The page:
So we have had the annual hype-fest about the latest set of new Apple products – chief amongst which is the new iPhone X.

A lot has been said and written about the new features, in particular the new facial recognition software which Apple claims is 20x more secure than its touch ID. As far as I can tell there is no publicly available empirical evidence to back this up (or indeed of the safety of touch ID) so it looks like we will have to believe Apple for now on this one.

However the increased use of biometrics to replace passwords on our personal devices does raise some important questions which are worth taking stock of if we are intending to use these systems.

Biometrics can be copied

It is technically possible to produce a copy of a finger print using a 3D printer – technology that is now readily available to the public. Facial recognition technology is far harder to fool this way (unless you are the unfortunate owner of a Samsung Galaxy S8) so it is certainly an improvement in this respect. Apple has invested in 3D camera technology to overcome the issues with the earlier Samsung devices. However it is still relatively untested technology and only time will tell if it can be tricked. One thing is clear – if your biometrics are ‘cloned’ you cannot change them. You can of course change a password.

One thing is clear – if your biometrics are ‘cloned’ you cannot change them – unlike a password

Your phone or applications could be unlocked against your will

Imagine a situation where a mugger steals your phone then manages to unlock it by pointing it at your face. Or worse still a situation where you phone is stolen at knifepoint then the facial recognition used to access your bank accounts.

Whilst I accept these situations could happen using passwords or pin numbers, facial recognition could make life easier for the criminal. Furthermore it is possible than enforcement agencies could confiscate your phone and unlock it against your will without the need for any compliance on your part. Whilst you could argue if you have nothing to hide this should not be a problem it is a somewhat troubling thought in a world ever more obsessed with surveillance.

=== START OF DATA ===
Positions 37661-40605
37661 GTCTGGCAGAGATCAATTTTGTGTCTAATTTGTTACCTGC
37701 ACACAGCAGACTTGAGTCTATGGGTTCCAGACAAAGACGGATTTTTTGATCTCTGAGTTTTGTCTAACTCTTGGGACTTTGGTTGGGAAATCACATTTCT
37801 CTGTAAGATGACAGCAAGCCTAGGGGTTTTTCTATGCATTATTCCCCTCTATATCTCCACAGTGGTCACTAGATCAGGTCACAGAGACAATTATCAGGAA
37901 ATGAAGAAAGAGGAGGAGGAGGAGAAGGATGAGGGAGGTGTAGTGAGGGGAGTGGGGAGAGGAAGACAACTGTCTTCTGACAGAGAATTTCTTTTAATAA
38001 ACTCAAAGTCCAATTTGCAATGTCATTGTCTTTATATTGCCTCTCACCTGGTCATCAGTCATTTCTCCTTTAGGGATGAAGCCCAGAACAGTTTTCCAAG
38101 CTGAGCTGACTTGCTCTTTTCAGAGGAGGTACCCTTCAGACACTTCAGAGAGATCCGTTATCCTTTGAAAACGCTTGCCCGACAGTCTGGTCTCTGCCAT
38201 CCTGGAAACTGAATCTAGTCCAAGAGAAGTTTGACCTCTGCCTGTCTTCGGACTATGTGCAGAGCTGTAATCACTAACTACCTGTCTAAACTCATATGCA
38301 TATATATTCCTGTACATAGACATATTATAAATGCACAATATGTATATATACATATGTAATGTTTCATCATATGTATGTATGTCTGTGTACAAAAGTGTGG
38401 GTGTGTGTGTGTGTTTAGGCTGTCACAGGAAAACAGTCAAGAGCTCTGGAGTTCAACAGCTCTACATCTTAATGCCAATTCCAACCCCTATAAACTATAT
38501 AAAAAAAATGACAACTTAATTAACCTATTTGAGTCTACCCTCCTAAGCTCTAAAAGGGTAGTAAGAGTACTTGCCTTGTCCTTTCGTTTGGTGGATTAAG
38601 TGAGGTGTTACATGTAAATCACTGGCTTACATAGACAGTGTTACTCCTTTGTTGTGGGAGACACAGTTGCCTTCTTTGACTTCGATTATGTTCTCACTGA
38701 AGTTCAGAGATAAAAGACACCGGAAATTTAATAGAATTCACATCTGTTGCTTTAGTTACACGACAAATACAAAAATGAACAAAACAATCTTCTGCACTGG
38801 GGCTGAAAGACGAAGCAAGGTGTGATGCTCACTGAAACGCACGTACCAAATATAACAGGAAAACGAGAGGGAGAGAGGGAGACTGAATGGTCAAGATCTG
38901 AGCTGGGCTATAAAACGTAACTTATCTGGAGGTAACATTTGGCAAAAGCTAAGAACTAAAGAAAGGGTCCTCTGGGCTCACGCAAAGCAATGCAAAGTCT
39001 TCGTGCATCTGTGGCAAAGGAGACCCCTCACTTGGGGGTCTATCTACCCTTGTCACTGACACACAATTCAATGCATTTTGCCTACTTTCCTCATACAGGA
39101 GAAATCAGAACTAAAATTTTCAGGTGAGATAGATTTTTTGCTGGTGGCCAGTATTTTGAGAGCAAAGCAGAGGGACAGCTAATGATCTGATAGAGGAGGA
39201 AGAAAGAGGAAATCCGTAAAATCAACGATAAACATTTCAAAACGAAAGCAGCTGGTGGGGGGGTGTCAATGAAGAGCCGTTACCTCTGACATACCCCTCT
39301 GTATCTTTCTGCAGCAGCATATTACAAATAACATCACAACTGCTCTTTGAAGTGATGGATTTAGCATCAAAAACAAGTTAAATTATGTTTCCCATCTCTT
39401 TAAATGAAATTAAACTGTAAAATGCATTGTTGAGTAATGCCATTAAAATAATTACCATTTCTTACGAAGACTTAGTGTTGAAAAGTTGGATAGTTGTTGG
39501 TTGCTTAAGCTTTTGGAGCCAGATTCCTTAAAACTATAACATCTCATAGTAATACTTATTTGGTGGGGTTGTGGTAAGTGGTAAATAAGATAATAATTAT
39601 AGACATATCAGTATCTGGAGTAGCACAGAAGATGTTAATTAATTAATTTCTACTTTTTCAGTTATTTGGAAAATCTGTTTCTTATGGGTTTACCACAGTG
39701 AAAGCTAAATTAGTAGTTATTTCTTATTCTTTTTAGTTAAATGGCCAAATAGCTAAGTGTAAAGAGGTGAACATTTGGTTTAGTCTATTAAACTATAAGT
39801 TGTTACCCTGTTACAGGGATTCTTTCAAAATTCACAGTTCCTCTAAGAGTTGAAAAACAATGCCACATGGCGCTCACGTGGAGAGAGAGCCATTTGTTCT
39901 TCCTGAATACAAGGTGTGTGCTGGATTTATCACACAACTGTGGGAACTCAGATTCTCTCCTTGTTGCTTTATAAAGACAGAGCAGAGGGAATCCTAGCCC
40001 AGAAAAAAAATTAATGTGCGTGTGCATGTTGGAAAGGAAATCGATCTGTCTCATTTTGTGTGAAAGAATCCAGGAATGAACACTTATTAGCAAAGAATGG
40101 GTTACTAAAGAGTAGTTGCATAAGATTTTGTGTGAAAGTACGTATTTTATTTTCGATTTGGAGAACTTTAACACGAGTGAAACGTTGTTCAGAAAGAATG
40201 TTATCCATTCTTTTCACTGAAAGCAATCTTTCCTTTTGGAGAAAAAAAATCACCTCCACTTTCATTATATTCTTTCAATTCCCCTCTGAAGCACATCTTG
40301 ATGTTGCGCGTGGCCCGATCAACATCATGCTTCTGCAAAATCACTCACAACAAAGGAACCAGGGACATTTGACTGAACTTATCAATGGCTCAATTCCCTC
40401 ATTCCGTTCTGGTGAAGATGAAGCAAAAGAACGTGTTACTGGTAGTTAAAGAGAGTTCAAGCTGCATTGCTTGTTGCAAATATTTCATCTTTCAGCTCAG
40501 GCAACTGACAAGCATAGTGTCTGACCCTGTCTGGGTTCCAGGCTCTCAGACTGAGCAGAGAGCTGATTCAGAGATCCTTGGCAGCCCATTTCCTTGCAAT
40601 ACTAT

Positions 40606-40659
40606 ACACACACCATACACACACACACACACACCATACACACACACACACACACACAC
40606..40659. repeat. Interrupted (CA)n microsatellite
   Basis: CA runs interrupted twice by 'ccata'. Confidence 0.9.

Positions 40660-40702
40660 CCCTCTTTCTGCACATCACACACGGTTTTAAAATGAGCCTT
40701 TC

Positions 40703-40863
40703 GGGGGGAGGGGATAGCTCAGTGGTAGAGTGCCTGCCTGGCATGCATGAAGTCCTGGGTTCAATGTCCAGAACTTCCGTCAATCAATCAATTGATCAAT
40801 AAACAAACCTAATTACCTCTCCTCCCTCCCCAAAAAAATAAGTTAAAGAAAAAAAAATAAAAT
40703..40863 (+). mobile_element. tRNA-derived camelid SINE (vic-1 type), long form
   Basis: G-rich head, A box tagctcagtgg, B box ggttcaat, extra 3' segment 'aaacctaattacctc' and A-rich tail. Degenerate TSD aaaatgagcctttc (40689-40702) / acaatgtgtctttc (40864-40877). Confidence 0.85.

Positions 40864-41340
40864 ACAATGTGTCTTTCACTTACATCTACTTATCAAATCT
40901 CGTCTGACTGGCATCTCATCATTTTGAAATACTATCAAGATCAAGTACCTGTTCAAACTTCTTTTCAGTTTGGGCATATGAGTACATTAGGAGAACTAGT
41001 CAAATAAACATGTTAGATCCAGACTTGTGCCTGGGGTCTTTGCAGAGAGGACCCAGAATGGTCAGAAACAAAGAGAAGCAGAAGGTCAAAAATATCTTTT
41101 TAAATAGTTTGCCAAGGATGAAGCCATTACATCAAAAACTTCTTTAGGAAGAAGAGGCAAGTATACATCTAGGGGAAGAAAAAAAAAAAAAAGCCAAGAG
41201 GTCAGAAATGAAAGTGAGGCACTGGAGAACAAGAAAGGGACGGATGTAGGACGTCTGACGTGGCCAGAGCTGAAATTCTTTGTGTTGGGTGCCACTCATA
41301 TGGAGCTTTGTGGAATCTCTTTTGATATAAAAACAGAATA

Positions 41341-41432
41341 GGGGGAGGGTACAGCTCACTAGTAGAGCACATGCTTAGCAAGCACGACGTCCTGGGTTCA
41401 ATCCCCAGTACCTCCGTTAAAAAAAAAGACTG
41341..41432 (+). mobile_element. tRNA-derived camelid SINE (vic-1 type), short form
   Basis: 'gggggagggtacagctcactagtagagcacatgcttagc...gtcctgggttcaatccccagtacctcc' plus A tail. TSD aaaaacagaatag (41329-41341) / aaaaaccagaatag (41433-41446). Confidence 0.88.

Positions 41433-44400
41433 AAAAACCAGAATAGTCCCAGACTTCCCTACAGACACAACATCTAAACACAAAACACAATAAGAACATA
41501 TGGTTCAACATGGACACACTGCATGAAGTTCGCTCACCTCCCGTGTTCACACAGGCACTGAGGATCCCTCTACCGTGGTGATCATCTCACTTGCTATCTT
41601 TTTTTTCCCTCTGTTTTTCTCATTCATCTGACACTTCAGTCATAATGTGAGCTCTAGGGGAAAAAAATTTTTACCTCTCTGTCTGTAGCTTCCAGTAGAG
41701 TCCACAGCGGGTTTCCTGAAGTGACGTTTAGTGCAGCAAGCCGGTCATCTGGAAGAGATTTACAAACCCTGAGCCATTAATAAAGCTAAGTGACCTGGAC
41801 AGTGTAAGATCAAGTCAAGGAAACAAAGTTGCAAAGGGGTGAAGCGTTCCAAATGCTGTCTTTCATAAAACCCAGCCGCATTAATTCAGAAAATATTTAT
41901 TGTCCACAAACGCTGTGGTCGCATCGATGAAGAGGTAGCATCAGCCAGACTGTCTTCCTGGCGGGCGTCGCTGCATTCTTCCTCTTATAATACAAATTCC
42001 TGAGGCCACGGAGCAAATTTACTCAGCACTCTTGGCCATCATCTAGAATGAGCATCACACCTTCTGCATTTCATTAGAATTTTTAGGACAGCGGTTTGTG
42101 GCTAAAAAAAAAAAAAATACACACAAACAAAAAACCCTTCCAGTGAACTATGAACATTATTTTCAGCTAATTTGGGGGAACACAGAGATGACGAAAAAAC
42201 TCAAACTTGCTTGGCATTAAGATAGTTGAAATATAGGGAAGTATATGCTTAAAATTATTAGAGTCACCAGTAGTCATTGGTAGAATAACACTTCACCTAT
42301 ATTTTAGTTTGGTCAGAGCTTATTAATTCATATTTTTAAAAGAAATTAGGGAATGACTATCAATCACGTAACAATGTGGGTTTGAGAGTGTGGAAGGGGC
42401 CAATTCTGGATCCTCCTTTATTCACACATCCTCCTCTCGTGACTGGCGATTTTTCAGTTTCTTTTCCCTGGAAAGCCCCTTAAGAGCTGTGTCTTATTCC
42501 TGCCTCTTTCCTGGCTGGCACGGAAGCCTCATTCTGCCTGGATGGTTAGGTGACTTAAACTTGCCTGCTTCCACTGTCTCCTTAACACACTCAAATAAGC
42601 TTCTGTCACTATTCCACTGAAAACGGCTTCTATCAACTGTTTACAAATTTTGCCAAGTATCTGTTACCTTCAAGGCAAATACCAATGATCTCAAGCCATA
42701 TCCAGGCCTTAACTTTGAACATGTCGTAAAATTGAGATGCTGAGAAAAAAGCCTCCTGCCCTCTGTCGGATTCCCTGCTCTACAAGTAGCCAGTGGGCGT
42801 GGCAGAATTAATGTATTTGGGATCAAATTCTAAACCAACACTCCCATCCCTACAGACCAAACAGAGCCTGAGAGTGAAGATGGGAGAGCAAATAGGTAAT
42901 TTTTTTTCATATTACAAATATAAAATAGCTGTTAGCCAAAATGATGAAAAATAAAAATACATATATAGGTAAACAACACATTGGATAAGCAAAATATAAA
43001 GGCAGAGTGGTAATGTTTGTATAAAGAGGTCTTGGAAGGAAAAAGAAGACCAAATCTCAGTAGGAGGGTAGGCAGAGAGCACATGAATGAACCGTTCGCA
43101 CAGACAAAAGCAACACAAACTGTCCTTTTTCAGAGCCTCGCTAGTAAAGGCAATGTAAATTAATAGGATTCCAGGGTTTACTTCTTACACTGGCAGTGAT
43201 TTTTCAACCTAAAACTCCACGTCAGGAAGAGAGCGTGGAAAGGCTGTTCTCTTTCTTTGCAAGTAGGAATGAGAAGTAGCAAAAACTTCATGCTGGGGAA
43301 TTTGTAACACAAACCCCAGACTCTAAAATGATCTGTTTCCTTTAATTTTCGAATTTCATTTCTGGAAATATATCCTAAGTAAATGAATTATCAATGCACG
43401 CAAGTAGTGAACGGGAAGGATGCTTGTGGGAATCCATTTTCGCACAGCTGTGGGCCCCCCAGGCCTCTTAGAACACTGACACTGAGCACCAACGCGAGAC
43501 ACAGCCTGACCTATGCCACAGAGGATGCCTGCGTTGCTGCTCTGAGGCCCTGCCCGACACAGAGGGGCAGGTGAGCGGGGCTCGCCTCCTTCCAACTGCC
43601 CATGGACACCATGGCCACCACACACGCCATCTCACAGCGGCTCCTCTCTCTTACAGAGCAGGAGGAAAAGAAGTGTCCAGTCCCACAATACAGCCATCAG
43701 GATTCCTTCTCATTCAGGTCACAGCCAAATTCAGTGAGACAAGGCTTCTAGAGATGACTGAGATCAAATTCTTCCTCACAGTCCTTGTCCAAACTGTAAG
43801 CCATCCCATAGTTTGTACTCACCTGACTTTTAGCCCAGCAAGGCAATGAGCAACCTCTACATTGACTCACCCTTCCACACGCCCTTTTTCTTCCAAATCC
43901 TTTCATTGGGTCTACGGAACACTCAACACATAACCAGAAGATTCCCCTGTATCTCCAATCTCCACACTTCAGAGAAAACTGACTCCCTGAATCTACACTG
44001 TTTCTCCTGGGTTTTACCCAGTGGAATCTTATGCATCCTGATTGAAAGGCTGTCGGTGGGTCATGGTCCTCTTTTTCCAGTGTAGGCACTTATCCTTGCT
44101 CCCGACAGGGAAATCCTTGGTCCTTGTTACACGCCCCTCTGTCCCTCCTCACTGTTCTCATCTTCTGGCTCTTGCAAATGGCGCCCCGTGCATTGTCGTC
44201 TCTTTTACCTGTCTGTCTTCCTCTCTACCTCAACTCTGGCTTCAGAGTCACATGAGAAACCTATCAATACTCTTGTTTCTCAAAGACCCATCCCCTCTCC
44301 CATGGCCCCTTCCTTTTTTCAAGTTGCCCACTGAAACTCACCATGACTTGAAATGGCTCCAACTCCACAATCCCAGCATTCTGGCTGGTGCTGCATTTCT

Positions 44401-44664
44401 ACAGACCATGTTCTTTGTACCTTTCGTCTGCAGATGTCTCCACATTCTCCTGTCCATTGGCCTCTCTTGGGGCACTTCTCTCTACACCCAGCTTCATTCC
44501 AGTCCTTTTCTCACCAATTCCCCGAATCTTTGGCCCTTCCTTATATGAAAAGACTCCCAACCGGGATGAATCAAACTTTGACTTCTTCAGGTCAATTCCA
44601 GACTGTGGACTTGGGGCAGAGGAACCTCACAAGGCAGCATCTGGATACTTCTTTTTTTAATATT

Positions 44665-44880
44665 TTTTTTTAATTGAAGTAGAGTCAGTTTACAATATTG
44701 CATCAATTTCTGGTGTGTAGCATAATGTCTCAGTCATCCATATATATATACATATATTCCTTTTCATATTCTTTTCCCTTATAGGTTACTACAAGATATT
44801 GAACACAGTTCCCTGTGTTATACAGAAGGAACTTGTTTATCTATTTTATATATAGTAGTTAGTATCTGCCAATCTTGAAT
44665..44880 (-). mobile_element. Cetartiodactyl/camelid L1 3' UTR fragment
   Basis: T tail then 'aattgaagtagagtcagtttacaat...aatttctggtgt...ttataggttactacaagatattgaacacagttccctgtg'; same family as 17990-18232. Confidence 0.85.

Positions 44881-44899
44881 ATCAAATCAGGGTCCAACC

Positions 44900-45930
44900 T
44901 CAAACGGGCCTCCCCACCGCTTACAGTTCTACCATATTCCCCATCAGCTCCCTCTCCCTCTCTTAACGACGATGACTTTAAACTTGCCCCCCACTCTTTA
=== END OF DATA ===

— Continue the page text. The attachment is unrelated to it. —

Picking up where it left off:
Apple are collecting data on your physical identity

This is only partially true. The data your iPhone builds up on your facial features (as it is with touch ID) is stored on a highly secure chip on the phone and is not transmitted to Apple or any other cloud location. However this information has the potential to be used in other ways to – such as to gather deeply detailed usage habits (for instance by tracking your emotions). In fact Apple have already hinted they will use the camera in this way to integrate with SnapChat.

With large corporations increasingly exploiting the technology we use on a daily basis to gather detailed data on our behavior it is not beyond the realms of expectation that facial recognition will be used in this way too.

So what can we conclude from this? Well like any new technology there are always risks with being an early adopter. If you do decide to use Apple’s new facial recognition software to protect your phone and possibly bank accounts too, you need to be aware that there are potentially risks in doing so. Having said that there is no doubt that it is far more difficult to break into a device secured this way than using a traditional password or pin code (although the chances are you will still need a pin code for your new iPhone X…).

Privacy issues are more worrying as we have little visibility about how data being collected on us is being used. Facial recognition data is another dimension to this and we must trust that the technology giants are complying with privacy laws in the way they handle it.